“At the same time, Western investors have not shown interest in starting new projects or being exposed to developing country economies during the COVID-19 pandemic. Thus, any new potential source of investment will naturally be taken seriously,” she added.

Despite the need for infrastructure investment in Central America and the Caribbean, the biggest obstacle to maintaining economic growth may be poor governance, according to online magazine Dialogo.

“Partnership with China might bring in new foreign investments, but it only deepens governance challenges, given China’s disinterest in corruption, its lack of transparency, and its export of technologies that enable Central American governments to curtail civil liberties,” said Gedan.

Microsoft said in December 2021 that it believed Beijing-backed hackers were targeting organizations in both the private and public sectors in five Central American nations: Dominican Republic, Ecuador, El Salvador, Honduras, and Panama.

U.S. National Security and China’s Long Game in Latin AmericaPhoto courtesy of CONAE

U.S. National Security and China’s Long Game in Latin America

While Chinese economic engagement with Latin America is not immediately harmful to U.S. national security interests, the influence that accompanies China’s recent and rapidly expanding entanglements in the region is causing concern for U.S. strategic thinkers. Domination of mining sectors enables China to deny U.S. access to critical resources, infrastructure projects cultivate relationships and positions for projecting Chinese power, and import and export market dependence makes Latin American states susceptible to Chinese pressure on political and military issues. In the lens of grander U.S.-China rivalry, Chinese activity in this region amounts to an extension of the traditional security competition to a new strategic theatre in the U.S. periphery, which warrants greater attention in U.S. national security strategy.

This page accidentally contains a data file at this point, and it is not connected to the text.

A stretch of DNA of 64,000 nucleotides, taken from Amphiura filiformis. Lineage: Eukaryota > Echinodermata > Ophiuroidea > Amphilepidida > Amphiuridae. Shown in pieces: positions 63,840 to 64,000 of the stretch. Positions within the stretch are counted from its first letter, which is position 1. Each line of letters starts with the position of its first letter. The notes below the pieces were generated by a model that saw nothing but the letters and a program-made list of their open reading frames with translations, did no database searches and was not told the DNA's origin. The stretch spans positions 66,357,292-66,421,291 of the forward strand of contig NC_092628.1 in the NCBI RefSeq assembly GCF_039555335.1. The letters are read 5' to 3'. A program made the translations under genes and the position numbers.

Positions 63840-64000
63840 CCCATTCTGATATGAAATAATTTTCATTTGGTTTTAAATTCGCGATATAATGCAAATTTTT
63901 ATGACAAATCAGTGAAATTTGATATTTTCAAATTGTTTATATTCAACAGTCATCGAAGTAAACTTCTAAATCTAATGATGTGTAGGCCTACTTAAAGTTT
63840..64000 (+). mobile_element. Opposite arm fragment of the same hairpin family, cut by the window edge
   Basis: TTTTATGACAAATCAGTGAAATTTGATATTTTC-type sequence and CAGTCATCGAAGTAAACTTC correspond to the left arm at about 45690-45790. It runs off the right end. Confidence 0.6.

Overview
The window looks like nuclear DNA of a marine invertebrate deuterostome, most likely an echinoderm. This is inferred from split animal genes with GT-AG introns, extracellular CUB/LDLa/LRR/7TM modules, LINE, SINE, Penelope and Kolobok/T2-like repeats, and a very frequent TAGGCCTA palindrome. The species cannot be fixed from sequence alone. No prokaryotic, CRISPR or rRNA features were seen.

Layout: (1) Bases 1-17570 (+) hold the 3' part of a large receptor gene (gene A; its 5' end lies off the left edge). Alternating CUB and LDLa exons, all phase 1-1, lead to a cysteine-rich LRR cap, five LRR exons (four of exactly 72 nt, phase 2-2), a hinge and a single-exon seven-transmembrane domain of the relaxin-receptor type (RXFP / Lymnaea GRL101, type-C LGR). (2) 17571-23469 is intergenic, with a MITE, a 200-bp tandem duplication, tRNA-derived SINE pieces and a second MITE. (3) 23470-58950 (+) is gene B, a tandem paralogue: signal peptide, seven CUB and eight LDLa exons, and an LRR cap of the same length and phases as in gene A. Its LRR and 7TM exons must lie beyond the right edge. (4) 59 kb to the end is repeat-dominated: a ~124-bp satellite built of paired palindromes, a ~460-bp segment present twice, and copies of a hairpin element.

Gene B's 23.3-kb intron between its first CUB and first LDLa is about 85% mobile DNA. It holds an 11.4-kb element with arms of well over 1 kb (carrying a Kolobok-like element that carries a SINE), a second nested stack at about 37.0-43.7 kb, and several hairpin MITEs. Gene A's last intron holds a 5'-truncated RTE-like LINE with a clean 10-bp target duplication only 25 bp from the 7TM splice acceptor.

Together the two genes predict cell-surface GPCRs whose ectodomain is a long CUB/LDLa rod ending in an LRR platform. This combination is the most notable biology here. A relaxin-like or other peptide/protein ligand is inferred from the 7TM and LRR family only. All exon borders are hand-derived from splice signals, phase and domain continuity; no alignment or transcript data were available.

Using direct investments, corporate mergers and acquisitions, and loans as vehicles for securing mine ownership, China ensures its continued access to critical mineral inputs for advanced weapon manufacturing and renewable energy technologies with the implicit ability to restrict U.S. access to these same resources. This includes a near monopoly on the niobium mined in Brazil, which is used for military aircraft engines due to its ability to withstand high temperatures. These mines are one of the only sources of the rare earth mineral outside of China, making it the second highest supply chain risk to U.S. national security manufacturing needs. China also maintains several large stakes in the lithium mines of Chile, Argentina, Bolivia, and Mexico, which combined comprise the largest concentration of lithium on the planet. Lithium is used in batteries that are crucial to powering modern military electronics and hardware as well as storing renewable energy for everything from electric cars to solar panels and wind turbines, making them vital for the future engines of a healthy economy.